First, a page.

With South Africa’s tax season underway and SARS’ auto-assessments being sent out, the tax revenue service has warned of scams targeting eFiling users. SARS…
Starting a new business in an emerging market has always been a daunting task with endless challenges greeting the entrepreneur at every turn. Having a great idea is one thing, but arranging for the proper licenses and the necessary capital funding can be formidable obstacles. Location issues are extremely important since waterways and roads may not support your needs for transporting your goods to market or receiving raw materials in the first place. Electricity is another consideration, as well, but have you ever thought to study the local payment system in your area of commerce?
Emerging markets today are re-writing the textbooks on how to conduct business, due in large part to innovations afforded by technology, especially those advances in the telecommunications arena. High-income markets have thrived in part from highly developed infrastructure that may be beyond the reach of most markets, but cell phone technology is facilitating a multitude of new ways to bypass the previous standards so prevalent in traditionally developed markets.
Using the internet to boost retail sales is almost unheard of in many developing parts of the world. Some type of payment card connected to a bank account at a financial institution is a prerequisite. As studies have confirmed, only about half of adults on a worldwide basis have such an account, and in regions like Sub-Saharan Africa, that figure can be as low as 24%. This figure is an average, but if you are in an urban setting, the figure could easily rise to 38%. The significance is that new mobile technology is literally changing the landscape for payments and speeding up the turnover of money.
Smartphones, those with an advanced operating system that allows for Internet access and for software applications that can nearly automate any process known to man, are the catalysts for change and innovation. These new phone apps can encrypt and decrypt personal information in seconds and provide easy access to your account instantly for verification purposes. Mobile payments are the wave of the future, and even more so in emerging markets.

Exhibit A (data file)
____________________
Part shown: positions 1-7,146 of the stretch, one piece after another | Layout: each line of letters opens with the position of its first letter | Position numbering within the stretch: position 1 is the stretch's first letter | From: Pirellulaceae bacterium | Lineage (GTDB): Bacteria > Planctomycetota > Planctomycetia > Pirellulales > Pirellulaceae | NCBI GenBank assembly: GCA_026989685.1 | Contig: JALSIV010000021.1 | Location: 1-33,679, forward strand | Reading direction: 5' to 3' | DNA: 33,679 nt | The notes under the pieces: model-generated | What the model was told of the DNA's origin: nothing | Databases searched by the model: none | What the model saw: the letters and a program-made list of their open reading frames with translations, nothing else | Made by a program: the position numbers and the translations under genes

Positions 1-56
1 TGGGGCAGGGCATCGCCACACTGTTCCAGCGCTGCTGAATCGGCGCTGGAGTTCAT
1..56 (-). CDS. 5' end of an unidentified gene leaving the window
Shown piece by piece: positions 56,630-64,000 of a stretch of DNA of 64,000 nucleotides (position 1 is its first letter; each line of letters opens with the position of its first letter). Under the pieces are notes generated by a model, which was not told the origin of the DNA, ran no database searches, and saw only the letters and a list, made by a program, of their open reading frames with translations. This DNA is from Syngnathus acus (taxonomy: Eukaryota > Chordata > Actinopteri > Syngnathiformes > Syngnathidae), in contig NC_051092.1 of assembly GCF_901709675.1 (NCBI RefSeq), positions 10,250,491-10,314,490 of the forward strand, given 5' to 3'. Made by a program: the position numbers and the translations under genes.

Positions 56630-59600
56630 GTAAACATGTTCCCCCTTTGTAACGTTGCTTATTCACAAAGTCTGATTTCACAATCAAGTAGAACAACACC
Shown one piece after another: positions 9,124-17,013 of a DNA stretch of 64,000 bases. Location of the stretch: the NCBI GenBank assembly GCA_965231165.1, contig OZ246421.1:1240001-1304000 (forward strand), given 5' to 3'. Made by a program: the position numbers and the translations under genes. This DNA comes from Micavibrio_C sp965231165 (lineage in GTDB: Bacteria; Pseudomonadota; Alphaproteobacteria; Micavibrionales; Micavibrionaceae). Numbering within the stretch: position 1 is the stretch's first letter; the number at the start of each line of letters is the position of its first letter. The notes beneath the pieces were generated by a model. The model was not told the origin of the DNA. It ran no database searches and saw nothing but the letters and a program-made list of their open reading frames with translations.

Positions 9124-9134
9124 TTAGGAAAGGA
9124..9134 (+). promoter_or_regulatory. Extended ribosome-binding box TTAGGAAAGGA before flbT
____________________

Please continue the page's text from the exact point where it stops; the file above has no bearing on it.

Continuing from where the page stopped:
While most transactions in developing markets are handled in cash, the change to electronics is happening rapidly. The time to get acquainted with having a merchant account is now for several key reasons. Merchant locations that offer more ways to pay nearly always attract more customers that are willing to spend more during their visit, to return and spend again, and then to tell their friends about it. Expanding your customer base leads to more profits, but this scenario depends on being near to where potential cardholders congregate — urban shopping areas, tourist attractions, hotels, and transportation hubs.
In the digital world, the innovations are coming at an even quicker pace. Electronic money facilitators are growing beyond their developed markets of origin. In this genre, names like PayPal, WebMoney, Payoneer, cashU, and Hub Culture’s Ven may be the familiar ones today. MPesa has already made a name for itself in Kenya in the mobile payments arena.
Applications of cryptography have also given rise to what are being called crypto-currencies, the largest and most successful to date being Bitcoin (“BTC”). In this scheme, electronic Bitcoins actually replace local currency, making cross-border transactions in the cyber-world more secure and independent from central bank manipulation. Many developed markets are concerned, but founders are looking to emerging markets as their greatest opportunity.
When gauging the direction of market forces and their potential impact on your business model, be sure to factor in an analysis of the local payment system and how it is evolving. Success equates to being prepared when opportunities come your way.